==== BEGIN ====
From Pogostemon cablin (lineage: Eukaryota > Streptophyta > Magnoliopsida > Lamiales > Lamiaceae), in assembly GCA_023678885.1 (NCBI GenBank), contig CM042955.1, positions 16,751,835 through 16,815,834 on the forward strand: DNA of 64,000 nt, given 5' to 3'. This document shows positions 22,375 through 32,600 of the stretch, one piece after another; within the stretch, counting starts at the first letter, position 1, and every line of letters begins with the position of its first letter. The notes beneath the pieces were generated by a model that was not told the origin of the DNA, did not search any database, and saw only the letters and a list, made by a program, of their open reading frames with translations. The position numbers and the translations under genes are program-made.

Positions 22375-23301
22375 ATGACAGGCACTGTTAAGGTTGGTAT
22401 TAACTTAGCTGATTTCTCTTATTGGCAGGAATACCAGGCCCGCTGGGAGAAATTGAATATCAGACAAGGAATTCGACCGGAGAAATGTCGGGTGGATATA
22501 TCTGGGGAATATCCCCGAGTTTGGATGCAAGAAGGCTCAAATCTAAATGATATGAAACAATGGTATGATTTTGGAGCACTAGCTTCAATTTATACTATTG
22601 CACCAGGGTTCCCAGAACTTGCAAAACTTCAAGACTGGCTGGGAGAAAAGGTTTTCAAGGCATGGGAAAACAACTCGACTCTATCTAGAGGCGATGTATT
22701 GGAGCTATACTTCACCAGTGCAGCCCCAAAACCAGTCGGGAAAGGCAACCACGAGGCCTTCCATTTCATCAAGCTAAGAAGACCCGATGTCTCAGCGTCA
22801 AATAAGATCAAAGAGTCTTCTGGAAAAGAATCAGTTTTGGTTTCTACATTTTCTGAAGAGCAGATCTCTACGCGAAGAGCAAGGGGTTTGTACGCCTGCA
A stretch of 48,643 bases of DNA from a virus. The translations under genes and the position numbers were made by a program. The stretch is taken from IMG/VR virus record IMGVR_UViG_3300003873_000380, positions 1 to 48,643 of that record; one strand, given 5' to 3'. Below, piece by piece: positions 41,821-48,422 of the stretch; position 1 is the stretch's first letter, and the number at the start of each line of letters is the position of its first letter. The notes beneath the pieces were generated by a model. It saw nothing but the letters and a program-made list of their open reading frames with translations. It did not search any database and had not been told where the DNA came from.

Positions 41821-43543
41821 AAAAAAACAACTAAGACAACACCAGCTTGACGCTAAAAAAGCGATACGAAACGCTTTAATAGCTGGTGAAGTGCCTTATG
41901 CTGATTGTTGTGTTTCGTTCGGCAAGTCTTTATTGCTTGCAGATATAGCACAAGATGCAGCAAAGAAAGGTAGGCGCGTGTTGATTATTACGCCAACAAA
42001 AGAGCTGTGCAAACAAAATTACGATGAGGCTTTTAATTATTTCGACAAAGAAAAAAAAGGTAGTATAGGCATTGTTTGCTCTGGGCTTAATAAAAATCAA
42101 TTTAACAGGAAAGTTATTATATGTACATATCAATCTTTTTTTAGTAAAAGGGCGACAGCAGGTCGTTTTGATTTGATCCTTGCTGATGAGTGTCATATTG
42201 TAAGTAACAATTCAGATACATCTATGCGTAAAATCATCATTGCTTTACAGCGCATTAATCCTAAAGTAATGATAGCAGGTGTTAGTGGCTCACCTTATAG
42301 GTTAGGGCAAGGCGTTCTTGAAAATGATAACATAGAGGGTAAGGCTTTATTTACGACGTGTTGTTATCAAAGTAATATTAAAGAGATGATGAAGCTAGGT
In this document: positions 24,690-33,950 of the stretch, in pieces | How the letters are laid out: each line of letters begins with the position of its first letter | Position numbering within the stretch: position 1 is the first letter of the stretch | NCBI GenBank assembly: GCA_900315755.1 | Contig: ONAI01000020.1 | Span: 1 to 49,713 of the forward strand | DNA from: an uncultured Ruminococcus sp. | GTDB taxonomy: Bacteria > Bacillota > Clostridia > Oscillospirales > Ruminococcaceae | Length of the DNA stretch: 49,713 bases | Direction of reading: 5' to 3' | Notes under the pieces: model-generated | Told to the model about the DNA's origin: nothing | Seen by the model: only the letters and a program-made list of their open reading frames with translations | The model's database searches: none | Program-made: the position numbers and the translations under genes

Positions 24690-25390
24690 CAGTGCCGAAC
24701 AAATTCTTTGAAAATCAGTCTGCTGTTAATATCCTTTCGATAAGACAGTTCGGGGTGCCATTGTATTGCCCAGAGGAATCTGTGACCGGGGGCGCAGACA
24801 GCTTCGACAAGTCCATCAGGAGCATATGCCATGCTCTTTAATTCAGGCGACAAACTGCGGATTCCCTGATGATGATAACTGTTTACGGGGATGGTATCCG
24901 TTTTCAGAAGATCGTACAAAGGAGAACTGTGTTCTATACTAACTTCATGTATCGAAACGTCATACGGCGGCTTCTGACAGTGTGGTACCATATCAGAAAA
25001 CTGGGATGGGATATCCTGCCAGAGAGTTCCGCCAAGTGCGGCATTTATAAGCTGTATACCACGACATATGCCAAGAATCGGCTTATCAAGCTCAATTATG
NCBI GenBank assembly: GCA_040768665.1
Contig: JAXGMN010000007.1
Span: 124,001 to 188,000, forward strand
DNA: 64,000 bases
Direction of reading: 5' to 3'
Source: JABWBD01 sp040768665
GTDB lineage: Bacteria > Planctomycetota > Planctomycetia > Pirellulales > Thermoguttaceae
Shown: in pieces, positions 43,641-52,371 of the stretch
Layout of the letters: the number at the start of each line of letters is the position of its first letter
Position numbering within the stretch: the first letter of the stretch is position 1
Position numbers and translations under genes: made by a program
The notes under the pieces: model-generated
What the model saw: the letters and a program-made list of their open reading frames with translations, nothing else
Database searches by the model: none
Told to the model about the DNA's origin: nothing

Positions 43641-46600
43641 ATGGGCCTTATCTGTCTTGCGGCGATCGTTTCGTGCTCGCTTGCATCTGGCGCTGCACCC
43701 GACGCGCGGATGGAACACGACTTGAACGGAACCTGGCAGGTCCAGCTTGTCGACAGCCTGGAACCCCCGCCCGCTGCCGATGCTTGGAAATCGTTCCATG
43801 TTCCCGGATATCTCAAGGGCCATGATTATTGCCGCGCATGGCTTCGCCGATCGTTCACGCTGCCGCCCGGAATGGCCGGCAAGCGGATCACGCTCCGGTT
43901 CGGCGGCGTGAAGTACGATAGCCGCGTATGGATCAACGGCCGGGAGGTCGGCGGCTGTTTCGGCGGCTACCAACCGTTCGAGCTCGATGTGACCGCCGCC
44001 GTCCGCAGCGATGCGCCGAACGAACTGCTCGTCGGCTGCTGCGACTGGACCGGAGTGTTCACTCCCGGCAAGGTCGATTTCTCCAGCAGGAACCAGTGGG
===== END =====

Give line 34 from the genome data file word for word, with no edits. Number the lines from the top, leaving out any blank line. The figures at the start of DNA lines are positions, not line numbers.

Position numbers and translations under genes: made by a program